I just finished packing for the annual family summer road trip. I’m looking at the bloated suitcases and tote bags lined up in the hallway and thinking, wow, I really overpacked.
“Just throw a few T-shirts, a toothbrush, and a few changes of underwear in a small bag and be on your way,” says my wash-and-wear friend, the one with the athletic build, perfect skin, and tousled beach blonde hair. Sure, it’s easy for her. She makes a shopping bag with armhole cutouts look like high fashion. She traveled Europe for a month with a carry-on backpack.
“Just buy what you forget at the local Target.”
I told her I don’t think there are any Target stores where we are going.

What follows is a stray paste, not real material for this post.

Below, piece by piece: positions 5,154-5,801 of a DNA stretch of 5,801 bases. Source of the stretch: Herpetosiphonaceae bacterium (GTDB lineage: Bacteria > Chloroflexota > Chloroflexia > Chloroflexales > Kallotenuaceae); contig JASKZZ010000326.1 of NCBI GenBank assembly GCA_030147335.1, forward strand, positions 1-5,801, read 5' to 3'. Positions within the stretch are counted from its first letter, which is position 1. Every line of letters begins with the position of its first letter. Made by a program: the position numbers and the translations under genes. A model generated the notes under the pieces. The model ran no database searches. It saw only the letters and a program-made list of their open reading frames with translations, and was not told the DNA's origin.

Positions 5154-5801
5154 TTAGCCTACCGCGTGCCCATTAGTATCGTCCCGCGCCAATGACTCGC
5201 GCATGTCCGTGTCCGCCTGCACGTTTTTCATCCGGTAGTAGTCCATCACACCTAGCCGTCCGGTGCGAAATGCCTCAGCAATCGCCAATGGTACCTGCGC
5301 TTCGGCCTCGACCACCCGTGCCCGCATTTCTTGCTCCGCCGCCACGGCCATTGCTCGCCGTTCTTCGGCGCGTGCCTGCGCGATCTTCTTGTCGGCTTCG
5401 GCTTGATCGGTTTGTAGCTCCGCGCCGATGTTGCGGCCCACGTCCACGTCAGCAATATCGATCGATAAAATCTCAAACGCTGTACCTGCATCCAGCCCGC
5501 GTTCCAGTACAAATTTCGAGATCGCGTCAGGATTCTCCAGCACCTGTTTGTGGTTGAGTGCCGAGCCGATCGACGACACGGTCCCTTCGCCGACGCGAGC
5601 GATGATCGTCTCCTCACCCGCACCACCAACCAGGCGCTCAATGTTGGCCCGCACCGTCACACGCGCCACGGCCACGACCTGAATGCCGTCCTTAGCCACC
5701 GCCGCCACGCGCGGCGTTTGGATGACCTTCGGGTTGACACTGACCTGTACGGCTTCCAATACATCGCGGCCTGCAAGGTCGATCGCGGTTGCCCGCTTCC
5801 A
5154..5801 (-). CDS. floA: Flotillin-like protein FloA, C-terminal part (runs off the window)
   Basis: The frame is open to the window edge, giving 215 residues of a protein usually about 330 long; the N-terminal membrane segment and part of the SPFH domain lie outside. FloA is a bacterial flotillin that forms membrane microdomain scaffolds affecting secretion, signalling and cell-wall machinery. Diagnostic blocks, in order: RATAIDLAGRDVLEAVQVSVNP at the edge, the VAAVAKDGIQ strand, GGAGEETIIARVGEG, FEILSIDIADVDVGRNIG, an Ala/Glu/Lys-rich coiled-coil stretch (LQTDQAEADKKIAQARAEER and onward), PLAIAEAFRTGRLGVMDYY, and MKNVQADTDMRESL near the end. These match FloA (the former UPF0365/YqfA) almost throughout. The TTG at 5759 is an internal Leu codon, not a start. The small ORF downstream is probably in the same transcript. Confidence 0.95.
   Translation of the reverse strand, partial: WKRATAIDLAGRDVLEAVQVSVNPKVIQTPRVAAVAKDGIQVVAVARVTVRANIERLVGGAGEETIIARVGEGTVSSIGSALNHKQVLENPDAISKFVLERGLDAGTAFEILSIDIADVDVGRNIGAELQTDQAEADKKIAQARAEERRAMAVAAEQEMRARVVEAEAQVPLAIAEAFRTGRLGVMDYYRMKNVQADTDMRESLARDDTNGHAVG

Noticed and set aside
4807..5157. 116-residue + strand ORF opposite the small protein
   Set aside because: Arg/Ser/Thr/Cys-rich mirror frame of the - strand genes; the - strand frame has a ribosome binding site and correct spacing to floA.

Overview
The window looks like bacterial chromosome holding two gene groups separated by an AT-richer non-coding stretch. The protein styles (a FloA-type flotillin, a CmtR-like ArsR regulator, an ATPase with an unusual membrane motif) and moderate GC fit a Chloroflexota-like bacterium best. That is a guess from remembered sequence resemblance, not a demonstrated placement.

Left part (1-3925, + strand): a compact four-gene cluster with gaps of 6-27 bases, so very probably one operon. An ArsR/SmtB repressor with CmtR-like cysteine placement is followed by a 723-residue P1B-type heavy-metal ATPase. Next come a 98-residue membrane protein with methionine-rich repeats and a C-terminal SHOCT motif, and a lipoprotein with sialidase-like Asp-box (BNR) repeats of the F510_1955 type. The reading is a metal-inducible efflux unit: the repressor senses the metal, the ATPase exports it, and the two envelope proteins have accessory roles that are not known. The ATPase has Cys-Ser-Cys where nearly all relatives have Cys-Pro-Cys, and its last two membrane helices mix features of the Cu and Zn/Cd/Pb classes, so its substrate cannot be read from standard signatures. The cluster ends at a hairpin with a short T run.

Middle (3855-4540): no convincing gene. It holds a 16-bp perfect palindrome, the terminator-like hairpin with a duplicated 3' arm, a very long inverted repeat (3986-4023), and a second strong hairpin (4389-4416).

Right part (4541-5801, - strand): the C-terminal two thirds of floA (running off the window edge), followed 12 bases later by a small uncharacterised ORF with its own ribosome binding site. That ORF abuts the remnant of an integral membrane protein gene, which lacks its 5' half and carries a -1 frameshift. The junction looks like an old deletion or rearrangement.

“Well, Wal-Mart then.”
Um, no. The Evil Empire gets not a dime of my money. (Actually, I’ve read some bad things about Target as well. My sexy boyfriend with the bull’s-eye tattoo has some dirty secrets. Looks like I’m going to have to reevaluate that relationship.)
“You are being difficult,” she says.
Sigh. Yes, I am.
I harbor a great resistance to packing. I procrastinate. Then I panic and overpack. This wasn’t always the case. I don’t know what’s gotten into me. Actually, I do.
This is an act of rebellion. When I use an airplane to get where I’m going, I am so restricted not only in weight and dimension but also suitcase contents. It makes me feel violated and oppressed. When I travel by car, I can take my entire wardrobe, my shoe collection, a stack of hardcover books, three types of shampoo in the full-size bottles. I can fill a suitcase full of liquids and sharp objects. I can keep my shoes and belt on when I cross a state line.
Of course, I am not going to get the last laugh this time. My husband called; he wrenched his back. No heavy lifting for several days. You know what that means, don’t you?
Later, I’ll post pictures of myself carrying the kitchen sink up the side of a mountain.